Book Review: The Absolutely True Diary of a Part-Time Indian
Posted December 22, 2013on:
The Absolutely True Diary of a Part-Time Indian by Sherman Alexie, Little Brown & Co., 2007, 230 pp.
I kept hearing reports and conversations about this book. Many loved it, a few didn’t, each had elements they shared for critique or praise. Everyone said it was an important contribution to young adult literature, because Sherman Alexie brings a new perspective, often lauded as the first modern Native American voice in young adult fiction. So I decided to see for myself. After Harry Potter and The Hunger Games, I’m developing a much greater openness to young adult fiction.
Alexie’s book is the story of Arnold Spirit, who usually goes by “Junior,” growing up on a reservation in Washington. Junior was born with water on the brain, but grows up smart and top of his class. On top of the normal challenges of middle school, he deals with bullying, poverty, alcoholic family members, drunk driving, and violence. He copes by drawing cartoons, which appear throughout the book. His intellect give him the opportunity to transfer out of the reservation school and into the rich, white high school. In spite of unreliable transportation and harassment from both sets of schoolmates, Junior perseveres at the white high school, even making the basketball team.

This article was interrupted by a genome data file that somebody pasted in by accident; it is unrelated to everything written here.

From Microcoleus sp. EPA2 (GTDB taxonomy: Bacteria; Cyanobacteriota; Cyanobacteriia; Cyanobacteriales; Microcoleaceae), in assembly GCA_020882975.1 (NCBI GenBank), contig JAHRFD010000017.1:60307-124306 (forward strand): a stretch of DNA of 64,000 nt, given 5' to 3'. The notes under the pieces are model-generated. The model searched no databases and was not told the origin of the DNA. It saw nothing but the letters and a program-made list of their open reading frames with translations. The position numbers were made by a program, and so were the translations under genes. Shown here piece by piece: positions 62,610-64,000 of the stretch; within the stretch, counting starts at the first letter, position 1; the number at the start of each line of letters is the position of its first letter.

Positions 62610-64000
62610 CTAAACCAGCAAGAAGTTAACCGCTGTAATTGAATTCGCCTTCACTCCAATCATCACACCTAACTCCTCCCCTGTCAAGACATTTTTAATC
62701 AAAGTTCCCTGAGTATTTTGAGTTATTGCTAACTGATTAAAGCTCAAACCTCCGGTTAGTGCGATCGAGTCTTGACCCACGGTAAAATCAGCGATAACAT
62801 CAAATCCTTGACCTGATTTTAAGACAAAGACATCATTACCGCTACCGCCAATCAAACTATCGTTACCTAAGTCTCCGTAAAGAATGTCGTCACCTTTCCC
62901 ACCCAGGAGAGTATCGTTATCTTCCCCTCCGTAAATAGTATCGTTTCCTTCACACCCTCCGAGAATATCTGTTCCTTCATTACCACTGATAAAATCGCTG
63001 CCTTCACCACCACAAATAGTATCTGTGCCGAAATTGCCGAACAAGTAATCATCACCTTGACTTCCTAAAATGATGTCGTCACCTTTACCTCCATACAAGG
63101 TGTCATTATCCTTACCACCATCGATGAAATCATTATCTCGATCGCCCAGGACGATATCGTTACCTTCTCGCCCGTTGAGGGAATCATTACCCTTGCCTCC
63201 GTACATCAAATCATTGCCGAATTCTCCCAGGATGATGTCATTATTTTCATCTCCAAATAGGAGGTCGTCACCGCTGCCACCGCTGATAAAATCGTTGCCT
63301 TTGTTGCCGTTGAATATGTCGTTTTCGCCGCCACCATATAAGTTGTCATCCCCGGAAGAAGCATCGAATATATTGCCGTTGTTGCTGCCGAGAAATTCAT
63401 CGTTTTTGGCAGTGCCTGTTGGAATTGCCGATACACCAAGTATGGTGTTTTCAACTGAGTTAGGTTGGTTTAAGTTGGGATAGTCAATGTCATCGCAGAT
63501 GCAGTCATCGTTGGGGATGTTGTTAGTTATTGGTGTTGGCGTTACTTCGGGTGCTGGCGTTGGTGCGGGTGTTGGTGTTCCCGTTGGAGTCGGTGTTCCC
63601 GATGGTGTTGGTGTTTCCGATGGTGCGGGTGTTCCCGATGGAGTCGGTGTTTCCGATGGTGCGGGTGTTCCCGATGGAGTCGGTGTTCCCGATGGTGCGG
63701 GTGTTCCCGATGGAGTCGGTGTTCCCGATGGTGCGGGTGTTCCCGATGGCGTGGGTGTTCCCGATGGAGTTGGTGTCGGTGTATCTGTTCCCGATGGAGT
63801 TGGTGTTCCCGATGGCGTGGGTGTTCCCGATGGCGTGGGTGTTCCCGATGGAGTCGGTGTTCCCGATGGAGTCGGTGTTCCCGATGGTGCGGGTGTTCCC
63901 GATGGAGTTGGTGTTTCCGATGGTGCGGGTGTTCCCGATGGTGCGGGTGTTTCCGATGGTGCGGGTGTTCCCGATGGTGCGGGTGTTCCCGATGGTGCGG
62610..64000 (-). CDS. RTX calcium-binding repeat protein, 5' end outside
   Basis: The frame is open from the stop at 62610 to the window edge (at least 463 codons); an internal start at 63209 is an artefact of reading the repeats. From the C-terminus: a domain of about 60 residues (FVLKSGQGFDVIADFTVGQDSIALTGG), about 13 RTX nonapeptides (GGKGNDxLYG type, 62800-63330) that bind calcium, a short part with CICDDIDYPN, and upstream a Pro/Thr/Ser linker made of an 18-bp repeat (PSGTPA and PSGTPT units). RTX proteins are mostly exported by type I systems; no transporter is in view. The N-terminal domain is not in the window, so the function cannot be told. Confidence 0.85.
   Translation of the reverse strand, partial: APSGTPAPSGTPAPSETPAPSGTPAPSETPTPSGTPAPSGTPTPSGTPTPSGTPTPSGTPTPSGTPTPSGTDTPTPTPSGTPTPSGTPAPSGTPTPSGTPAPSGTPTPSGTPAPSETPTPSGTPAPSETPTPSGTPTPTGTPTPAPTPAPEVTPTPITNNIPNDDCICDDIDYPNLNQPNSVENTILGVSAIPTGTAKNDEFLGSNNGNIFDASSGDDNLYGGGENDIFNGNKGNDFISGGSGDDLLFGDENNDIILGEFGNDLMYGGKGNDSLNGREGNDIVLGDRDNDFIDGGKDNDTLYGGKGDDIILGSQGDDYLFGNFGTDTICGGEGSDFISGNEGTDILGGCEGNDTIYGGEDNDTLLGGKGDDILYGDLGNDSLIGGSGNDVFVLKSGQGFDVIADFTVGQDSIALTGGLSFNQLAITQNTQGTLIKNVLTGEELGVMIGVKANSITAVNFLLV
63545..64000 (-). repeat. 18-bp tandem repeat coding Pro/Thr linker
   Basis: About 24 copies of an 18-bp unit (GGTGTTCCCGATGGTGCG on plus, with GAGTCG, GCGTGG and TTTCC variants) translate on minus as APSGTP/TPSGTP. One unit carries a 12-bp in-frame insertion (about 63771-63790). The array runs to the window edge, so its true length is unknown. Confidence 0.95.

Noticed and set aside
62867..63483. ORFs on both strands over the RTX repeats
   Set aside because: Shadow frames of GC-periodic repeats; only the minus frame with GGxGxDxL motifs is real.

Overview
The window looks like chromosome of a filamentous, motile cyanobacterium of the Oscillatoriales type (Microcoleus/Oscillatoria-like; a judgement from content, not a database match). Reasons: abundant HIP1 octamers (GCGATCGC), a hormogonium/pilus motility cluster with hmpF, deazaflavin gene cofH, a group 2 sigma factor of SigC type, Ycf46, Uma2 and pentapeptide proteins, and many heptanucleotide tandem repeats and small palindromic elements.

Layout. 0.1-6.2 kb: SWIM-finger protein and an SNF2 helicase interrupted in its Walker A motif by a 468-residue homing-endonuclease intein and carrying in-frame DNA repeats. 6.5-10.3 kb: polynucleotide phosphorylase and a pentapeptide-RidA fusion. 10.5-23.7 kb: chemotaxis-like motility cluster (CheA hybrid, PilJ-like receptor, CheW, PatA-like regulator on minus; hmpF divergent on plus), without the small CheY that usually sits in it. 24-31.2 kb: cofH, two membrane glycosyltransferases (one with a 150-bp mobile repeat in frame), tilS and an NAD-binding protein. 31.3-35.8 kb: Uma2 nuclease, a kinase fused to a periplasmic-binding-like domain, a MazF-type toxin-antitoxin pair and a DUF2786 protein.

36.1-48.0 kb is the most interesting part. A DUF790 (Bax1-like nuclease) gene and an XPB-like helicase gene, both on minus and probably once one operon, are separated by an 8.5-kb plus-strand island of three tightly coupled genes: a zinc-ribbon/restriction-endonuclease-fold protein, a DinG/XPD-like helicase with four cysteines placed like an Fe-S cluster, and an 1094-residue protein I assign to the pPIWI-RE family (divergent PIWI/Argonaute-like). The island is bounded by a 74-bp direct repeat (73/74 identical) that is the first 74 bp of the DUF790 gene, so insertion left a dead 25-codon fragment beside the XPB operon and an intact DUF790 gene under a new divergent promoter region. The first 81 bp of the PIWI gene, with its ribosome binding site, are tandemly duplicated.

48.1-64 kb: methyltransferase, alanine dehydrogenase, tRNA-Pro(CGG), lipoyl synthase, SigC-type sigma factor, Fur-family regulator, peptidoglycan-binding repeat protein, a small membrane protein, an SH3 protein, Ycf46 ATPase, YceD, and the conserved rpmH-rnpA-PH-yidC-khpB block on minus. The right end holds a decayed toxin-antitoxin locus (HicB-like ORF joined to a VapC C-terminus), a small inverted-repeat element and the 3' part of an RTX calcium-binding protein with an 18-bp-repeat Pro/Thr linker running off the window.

Alexie gives Junior a strong voice, that sounds just like you’d expect a high school boy to sound. I did think from time to time that the story became too much, and wondered how so many bad things could happen to the same kid. But Alexie claims to have based the novel on his own experiences, so I trust it comes from an authentic place. The novel does open up a view into the situation of poverty and addiction that is all too common on the reservation, but I didn’t find it especially insightful. Perhaps that’s because I am already familiar with many of those issues, or because I am not the target audience of young adults.
I am grateful that the world of young adult literature is expanding to include new and different voices. Junior’s story was honest, encouraging and inspiring. I would definitely recommend it to middle and high schoolers in my life.